I’ve been threatening this review for a while. This Glenlivet 1977-2004 is the third of three Scott’s Selections bottles that I split last year with Michael K. (of Diving for Pearls), Jordan D. (of Chemistry of the Cocktail) and Florin (Craft Distiller of the Year). I’ve previously reviewed the Auchentoshan 1983 and the Bunnahabhain 1988 we got along with this one—I liked both, the Bunnahabhain more than the Auchentoshan. The Glenlivet I kept hearing iffy things about and that made me reluctant to move it to the front of the review line. But then Michael reviewed it last month and even though he didn’t love it, there was enough intriguing in his notes that made me finally get into it—especially his description of the fruity nose. I’m sorry to say that I didn’t get as much fruit off the nose as he did, but—considering I have another four ounces of this—I’m glad to say I liked it anyway. Here are my notes. Continue reading →
I was recently mock-praised for reviewing something released as recently as a year ago. As even mock-praise makes me uncomfortable, I have in response a review of a whisky released five years ago: a sherry cask Kilchoman bottled for K&L in California.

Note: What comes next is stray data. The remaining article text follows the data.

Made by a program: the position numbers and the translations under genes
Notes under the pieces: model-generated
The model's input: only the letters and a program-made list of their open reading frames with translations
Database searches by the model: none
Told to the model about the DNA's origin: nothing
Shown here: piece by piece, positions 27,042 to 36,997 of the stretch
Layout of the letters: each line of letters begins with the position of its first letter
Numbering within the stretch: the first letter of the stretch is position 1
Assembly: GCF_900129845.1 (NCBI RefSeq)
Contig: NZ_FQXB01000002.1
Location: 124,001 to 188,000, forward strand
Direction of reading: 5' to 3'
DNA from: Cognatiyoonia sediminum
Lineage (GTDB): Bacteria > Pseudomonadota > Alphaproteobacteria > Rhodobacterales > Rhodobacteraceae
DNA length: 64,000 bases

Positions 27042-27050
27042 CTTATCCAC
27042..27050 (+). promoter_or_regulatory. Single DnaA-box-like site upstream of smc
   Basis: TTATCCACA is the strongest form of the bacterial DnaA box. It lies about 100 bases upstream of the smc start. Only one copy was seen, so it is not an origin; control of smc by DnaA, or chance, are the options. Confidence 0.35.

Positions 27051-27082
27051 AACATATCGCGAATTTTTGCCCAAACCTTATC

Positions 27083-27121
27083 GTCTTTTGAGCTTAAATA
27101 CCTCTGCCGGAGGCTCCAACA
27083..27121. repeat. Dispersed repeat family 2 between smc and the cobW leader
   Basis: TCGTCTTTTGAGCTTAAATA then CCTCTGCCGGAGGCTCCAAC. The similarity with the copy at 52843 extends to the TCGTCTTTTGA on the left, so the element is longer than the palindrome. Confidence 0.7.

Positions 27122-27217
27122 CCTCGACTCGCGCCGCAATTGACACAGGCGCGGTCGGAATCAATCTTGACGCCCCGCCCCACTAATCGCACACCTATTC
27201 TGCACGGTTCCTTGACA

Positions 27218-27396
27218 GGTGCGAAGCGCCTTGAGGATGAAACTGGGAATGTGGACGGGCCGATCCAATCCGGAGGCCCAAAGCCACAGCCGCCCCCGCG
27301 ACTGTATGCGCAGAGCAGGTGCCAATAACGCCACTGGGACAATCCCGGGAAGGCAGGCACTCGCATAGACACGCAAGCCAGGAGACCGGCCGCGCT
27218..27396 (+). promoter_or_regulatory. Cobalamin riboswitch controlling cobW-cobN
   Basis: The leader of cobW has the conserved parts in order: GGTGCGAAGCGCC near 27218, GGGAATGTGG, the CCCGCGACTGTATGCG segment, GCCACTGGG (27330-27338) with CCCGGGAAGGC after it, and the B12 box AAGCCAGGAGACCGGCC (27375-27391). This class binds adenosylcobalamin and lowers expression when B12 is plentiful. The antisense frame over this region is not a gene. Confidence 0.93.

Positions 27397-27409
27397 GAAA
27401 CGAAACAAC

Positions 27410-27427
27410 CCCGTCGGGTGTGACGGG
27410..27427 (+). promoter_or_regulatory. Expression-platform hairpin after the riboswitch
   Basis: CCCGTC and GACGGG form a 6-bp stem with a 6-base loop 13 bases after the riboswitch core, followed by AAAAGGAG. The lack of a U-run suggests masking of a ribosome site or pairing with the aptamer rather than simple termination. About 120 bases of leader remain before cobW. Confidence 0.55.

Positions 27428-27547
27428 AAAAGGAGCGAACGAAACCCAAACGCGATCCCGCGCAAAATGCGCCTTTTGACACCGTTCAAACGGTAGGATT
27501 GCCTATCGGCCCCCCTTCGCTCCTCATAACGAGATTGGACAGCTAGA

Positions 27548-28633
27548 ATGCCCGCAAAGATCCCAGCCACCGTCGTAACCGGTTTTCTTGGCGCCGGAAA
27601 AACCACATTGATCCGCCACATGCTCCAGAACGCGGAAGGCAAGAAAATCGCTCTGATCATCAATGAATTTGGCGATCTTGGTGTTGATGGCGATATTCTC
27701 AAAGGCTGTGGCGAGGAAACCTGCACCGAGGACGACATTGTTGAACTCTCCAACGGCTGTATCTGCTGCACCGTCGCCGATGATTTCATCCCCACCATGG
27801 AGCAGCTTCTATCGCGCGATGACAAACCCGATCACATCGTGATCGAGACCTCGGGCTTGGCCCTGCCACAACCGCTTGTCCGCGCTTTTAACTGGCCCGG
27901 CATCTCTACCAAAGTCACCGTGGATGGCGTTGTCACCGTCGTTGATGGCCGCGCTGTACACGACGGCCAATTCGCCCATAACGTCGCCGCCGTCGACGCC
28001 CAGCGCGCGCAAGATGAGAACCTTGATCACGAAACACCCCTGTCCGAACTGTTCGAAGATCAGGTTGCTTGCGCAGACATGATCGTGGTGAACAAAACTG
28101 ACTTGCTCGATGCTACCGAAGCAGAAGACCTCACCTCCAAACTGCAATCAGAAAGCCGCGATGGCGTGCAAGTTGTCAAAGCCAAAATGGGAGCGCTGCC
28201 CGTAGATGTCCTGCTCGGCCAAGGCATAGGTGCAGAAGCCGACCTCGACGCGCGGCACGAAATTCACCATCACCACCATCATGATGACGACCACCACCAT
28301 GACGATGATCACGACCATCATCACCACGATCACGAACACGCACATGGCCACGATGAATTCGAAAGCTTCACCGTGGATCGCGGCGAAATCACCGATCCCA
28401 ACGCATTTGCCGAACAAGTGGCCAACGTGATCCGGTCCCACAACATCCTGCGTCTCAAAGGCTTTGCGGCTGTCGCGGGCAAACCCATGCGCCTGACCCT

Kilchoman was not quite new at the time but they weren’t quite as established and didn’t have as much of an identity as they do now. But they were already producing whisky that belied its (young) age. I think the very first Kilchoman I had was a 3 yo bottled for Binny’s in 2010 (I don’t think I reviewed it, but I do have a large reference sample saved…) and it was way better than any 3 yo whisky has any right to be. Most of the ones that I have reviewed have been just a bit older (including another K&L cask, this one ex-bourbon, and a PX cask bottled for WIN in the Netherlands). I’ve generally liked them all. And I can tell you before you get to the review that I liked this one—which was probably distilled at around the same time as that Binny’s ex-bourbon cask a lot. A more detailed accounting follows. Continue reading →